The Principles of Conduct

Compensation for Nuclear Damage

Before entering into a contract to supply a nuclear power plant to a Customer, the Vendor will independently make a reasonable judgment that the Customer State has in force, or will have in force before fuel is delivered in the Customer State’s territory, a legal regime providing adequate and prompt compensation for the public in the unlikely event of an accident, with protection in effect equivalent to one or more of the following best practices:

4.1 A legal regime for compensation and nuclear liability that, inter alia:

4.1.1 Contains adequate liability limits and financial protection consistent with current international standards;

4.1.2 Is backed by Customer State guarantees;

4.1.3 Ensures that claims for compensation by possible victims will be channeled to the operator of the nuclear power plant(s) that would be strictly and exclusively liable and channeled to one single competent court;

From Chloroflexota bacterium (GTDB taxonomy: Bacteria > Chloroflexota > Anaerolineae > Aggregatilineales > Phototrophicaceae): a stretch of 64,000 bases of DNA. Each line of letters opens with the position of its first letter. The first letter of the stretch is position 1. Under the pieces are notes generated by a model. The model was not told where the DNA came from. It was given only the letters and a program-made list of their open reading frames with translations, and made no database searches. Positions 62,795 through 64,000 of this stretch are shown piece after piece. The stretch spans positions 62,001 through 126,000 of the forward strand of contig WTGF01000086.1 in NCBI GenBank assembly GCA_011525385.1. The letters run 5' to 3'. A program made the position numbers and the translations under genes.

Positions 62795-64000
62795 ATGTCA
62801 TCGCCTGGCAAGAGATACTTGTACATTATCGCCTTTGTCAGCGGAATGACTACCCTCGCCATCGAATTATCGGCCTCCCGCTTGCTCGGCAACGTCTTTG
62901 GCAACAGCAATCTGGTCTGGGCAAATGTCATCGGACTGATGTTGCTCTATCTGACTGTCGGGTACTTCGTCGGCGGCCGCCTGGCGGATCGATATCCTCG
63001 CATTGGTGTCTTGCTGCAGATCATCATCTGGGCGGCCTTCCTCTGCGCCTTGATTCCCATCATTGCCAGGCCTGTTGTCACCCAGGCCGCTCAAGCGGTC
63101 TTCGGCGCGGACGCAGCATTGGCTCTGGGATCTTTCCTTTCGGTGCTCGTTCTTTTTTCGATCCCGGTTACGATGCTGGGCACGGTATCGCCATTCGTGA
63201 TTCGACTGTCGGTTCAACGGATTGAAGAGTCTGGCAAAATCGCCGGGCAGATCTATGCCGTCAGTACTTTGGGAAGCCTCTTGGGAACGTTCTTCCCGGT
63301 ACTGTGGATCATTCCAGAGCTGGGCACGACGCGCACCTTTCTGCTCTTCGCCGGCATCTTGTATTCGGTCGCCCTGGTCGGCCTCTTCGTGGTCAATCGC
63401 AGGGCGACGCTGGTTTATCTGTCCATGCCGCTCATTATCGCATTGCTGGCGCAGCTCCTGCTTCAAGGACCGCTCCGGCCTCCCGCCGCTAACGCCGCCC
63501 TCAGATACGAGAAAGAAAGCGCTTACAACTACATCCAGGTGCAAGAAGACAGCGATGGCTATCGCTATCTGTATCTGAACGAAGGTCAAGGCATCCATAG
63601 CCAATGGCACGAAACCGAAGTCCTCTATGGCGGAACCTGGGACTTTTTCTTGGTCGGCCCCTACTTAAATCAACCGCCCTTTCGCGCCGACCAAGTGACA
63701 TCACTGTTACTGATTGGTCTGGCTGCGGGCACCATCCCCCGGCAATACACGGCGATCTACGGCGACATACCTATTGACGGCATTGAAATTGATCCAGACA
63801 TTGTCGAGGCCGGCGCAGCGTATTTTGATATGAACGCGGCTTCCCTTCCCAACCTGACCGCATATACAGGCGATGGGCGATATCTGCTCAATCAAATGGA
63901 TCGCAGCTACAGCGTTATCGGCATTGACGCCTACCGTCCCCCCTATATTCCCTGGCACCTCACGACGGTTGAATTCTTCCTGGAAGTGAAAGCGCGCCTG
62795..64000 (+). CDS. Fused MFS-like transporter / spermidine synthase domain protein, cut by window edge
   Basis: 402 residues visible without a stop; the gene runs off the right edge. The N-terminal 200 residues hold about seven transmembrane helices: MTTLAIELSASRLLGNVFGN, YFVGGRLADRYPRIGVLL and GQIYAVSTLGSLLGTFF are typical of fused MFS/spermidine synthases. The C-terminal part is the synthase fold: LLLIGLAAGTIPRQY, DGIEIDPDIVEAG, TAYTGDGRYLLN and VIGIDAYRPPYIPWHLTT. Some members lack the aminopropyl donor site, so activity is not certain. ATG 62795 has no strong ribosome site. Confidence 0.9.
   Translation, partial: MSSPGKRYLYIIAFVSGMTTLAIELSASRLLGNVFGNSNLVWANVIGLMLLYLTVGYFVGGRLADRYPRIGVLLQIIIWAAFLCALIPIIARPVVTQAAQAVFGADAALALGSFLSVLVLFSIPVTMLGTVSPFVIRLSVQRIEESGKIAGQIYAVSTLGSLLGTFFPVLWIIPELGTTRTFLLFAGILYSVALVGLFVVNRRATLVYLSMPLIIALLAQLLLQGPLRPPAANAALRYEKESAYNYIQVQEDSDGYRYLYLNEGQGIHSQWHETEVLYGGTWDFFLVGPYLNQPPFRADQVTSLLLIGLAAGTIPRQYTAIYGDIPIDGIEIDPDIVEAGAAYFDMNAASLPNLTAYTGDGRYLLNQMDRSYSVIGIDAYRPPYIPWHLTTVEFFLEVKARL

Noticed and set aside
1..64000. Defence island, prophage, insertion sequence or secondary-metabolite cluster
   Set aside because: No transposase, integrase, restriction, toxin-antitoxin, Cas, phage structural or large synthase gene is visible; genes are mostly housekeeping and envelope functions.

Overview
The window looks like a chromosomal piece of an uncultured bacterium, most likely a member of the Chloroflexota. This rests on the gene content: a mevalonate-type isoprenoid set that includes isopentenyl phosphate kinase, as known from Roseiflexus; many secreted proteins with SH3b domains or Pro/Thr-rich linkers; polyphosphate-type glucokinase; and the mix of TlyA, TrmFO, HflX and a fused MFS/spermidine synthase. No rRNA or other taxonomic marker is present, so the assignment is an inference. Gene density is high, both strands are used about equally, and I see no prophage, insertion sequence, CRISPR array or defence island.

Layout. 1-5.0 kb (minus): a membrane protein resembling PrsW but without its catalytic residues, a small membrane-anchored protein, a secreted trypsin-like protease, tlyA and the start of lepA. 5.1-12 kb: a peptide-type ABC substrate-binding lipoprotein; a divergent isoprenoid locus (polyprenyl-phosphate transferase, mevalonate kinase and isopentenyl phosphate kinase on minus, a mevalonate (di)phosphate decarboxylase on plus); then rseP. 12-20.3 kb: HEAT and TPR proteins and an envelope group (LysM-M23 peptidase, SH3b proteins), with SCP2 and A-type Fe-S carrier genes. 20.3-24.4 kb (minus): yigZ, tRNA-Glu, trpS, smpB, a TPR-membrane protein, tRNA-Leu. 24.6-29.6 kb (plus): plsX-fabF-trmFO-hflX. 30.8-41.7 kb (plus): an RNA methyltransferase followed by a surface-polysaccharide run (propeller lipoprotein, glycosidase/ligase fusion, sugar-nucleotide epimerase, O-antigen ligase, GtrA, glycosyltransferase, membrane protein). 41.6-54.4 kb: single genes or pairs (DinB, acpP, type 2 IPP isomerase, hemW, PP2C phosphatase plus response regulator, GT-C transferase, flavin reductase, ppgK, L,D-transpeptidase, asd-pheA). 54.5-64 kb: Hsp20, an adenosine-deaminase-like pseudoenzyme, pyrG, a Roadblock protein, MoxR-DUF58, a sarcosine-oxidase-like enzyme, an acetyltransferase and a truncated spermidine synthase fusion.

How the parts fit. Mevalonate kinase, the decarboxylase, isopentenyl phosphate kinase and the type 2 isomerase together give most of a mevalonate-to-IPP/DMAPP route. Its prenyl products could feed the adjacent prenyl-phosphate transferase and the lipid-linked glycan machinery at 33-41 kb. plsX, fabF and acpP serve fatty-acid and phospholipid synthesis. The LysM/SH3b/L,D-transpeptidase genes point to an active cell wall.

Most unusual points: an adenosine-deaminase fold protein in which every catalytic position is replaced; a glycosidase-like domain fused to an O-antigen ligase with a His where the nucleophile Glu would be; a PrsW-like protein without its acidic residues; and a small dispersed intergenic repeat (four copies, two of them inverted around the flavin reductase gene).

4.1.4 Includes compensation for personal injury, property damage, environmental damage, loss of income, economic loss, and preventive measures;

4.1.5 Does not allow compensation amounts to be set aside or reduced by unilateral strict reciprocity requirements; and/or

4.2 A treaty relationship with the Vendor State under either the IAEA’s Vienna Convention on Civil Liability for Nuclear Damage, as amended or, if eligible, the Organisation for Economic Cooperation and Development’s Paris Convention on Third Party Liability in the Field of Nuclear Energy, as amended; and/or

4.3 The IAEA’s Convention on Supplementary Compensation for Nuclear Damage (CSC)—which is the IAEA’s unified global nuclear liability regime that any State can join if it is a Party to the Vienna Convention or Paris Convention or has a domestic law that is consistent with the CSC Annex. Such action would enable global treaty relations crucial to assure worldwide compensation and liability protection during plant operation and transnational transport.